Samsung rejects Olympic bid corruption claims

SEOUL • South Korean tech giant Samsung yesterday denied allegations that it illegally lobbied International Olympic Committee members to vote for Pyeongchang to host this year's Winter Olympics over the German and French cities of Munich and Annecy.

Corruption allegations surrounding Pyeongchang's successful Olympic bid have seen Samsung accused of offering various incentives in return for votes.

South Korean broadcaster SBS TV said it had obtained copies of 137 e-mails including messages between Samsung executives and Papa Massata Diack - the scandal-tainted son of former International Association of Athletics Federations (IAAF) president Lamine Diack.

"Samsung has never engaged in any illegal lobbying activities to have Pyeongchang win the bidding", Samsung said in a press statement, stressing the company's sponsorship agreement with the IAAF was legitimate.

According to SBS, the e-mails included one listing 27 IOC members with voting rights to choose a host country and another suggesting Papa Diack had promised to convince each one to vote for Pyeongchang.

There was also one allegedly marked "strictly confidential" from 2010 in which Diack requested US$12.5 million (S$16.4 million) in funds - including a three-year, US$9.5 million sponsorship for the annual IAAF-held Diamond League.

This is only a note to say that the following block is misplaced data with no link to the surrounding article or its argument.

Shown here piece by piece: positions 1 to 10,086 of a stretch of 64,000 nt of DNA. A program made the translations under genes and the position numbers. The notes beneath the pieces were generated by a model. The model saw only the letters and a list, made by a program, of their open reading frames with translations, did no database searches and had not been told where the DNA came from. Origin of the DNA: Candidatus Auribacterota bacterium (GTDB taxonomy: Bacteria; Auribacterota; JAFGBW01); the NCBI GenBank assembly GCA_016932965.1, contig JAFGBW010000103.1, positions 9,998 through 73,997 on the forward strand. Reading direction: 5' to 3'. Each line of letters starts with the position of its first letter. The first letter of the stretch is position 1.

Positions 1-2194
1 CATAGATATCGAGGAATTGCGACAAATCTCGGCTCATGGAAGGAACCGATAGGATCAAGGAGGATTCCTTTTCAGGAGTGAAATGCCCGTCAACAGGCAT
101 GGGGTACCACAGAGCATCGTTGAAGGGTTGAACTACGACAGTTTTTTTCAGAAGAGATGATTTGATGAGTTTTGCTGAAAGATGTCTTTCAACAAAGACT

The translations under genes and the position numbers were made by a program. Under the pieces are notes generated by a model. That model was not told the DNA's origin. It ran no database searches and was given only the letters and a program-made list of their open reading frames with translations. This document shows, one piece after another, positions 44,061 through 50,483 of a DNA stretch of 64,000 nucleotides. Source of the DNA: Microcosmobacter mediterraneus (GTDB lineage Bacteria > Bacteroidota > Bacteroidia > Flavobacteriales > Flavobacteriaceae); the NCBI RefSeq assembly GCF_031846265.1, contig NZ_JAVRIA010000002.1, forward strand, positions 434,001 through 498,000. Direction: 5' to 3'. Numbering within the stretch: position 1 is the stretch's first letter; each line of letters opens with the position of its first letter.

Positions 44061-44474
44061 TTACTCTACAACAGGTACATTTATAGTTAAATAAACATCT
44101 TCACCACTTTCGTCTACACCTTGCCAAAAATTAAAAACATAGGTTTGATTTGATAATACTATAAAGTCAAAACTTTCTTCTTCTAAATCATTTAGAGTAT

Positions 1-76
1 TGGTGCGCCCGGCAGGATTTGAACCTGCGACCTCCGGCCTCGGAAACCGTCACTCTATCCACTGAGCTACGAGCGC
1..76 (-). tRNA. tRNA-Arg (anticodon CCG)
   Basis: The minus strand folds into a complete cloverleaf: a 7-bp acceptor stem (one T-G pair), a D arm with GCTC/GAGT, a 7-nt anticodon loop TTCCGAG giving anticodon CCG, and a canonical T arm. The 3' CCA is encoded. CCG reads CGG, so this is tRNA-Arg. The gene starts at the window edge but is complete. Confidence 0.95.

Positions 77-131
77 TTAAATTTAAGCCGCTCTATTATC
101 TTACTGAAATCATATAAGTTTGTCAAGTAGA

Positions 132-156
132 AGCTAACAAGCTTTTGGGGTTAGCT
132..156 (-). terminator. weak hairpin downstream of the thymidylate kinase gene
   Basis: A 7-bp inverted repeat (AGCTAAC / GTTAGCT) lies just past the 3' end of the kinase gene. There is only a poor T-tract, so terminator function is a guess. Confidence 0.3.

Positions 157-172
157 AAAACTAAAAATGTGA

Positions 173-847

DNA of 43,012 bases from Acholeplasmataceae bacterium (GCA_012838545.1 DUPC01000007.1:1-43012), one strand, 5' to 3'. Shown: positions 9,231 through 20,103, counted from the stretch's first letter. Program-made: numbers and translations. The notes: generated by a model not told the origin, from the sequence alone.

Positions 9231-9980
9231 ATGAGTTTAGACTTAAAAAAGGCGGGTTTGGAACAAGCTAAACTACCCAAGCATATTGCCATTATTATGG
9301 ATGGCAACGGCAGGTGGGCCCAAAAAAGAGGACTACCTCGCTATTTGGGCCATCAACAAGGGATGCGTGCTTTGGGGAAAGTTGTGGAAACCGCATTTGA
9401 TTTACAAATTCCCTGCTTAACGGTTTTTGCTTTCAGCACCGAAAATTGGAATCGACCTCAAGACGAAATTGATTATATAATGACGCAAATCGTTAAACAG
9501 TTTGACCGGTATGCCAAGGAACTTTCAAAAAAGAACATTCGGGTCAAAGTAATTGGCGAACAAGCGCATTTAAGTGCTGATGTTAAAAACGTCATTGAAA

The e-mails dated February-December 2010 were confiscated by South Korean prosecutors several months ago during a massive graft investigation into former South Korean president Park Geun Hye and her secret confidante Choi Soon Sil, SBS said. Park was jailed for 24 years by a Seoul court last Friday.

The e-mail request also included US$1.5 million for political campaign funds for Papa Diack's father, and US$1.5 million for lobbying efforts for Pyeongchang for the six months ahead of voting in Durban to choose the host city in July 2011, SBS claimed.

On top of the US$12.5 million, Papa Diack demanded an unspecified "success fee", the e-mail showed. Pyeongchang comfortably won the vote.

SBS did not publish any evidence of Samsung making payments in response to Papa Diack's request.


A version of this article appeared in the print edition of The Straits Times on April 11, 2018, with the headline 'Samsung rejects Olympic bid corruption claims'. Print Edition | Subscribe